Pixelated imagery is a common occurrence online, especially within the restrictions of the 72 pixels per inch ‘rule’. The blurry, artifact-ridden edges are something you need to steer clear of when presenting digital work due to the ugly nature of the small, off-coloured squares that make up your pictures. Deliberately pixelating to censor is also a common technique used to mask details that need hidden, for example on documents, registration numbers, people’s faces and nudity.
Recently, I was blurring an image through the ‘mosaic’ filter in Photoshop, in which, a small portion of the logo became blurred. The interesting thing was that the logo itself retained shape, and therefore remained recognisable. This led me to question how far a logo could be blurred or pixelated, without making it unidentifiable.
Below is a selection of classic logos, arguably the most recognisable globally – surely the best place to start the experiment? Let’s see how they hold up to the treatment.
Overall, I think it’s pretty clear that the ‘brand colour’ plays a central role in the companies’ visualisation. McDonalds for example, could be pixelated to twice the level it was done here, and still be identified by a five year old – due not only to the giant “M”, but the red and yellow brand colours. Both eBay and Google succeed in holding their colours under pixelation, although the flaws of the Google logo become a little easier to see. For more thoughts on that please see my post on the Google Logo Redesign.
The Nike tick exemplifies the key qualities in logo design, making it recognisable down to favicon-level sizes. Here, the pixelation barely distorts the shape, especially when compared to Starbucks or Nintendo where the background and logotype blend to make it essentially unreadable. Text in general is difficult to work with at particularly small scales, or in this case distortion. It’s also interesting to note how spherical and rounded edges can be built from squares, or pixels. Usually this is not a concern because the pixels are so small, but in the case of this experiment, the Audi rings only look circular when you squint.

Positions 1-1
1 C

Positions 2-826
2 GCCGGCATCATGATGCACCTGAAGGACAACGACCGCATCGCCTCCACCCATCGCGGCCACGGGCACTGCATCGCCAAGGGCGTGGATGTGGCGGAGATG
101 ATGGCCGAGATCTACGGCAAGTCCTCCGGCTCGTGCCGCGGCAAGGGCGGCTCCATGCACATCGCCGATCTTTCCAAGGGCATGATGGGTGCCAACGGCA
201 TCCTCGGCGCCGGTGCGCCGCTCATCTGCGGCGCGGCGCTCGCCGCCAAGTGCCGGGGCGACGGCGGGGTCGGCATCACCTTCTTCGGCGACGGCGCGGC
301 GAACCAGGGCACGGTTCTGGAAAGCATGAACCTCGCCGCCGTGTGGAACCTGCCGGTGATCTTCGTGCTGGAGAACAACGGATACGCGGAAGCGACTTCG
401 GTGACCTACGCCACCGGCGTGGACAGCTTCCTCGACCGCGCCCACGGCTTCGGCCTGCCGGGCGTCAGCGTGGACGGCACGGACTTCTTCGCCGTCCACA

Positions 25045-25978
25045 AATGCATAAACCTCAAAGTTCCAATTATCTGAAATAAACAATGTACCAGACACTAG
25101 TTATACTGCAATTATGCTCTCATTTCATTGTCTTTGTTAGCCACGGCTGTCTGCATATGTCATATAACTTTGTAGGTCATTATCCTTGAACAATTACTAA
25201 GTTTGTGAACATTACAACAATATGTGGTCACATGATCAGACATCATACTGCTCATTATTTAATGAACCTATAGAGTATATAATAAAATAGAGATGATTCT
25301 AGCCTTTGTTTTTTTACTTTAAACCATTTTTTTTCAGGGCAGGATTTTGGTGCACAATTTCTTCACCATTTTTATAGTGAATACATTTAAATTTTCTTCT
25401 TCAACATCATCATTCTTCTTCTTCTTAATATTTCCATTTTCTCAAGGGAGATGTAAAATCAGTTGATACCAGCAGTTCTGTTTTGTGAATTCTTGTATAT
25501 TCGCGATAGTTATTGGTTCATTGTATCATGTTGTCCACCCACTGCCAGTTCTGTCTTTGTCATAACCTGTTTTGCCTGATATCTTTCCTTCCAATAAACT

Breaking down a logo into it’s key form, in it’s primary colour is the most effective way of retaining legibility. Any visual stylisation, such as Mercedes’ 3D bezel approach is lost under pixelation; fortunately their logo works well in black and white, free from any effects.
A similar trick I use when testing the adaptability of a logo design is to squint my eyes at varying levels and distances. This has the same effect, where details are blurred and you can focus on the core shapes and contrast. If you can still make out the important facets, then the logo has a decent level of adaptability. If it becomes a blurred mess of shape and colour, it may be worthwhile trying to draw things back to their basic communicative functions.
It may be a helpful exercise when designing your next logo to consider how it would look when pixelated, if only to see how it holds up. It can be done easily in Photoshop – Go to ‘filters’ then “Pixelate” –> “Mosaic” and push the sliders as far as you can before it becomes an unrecognisable set of shapes.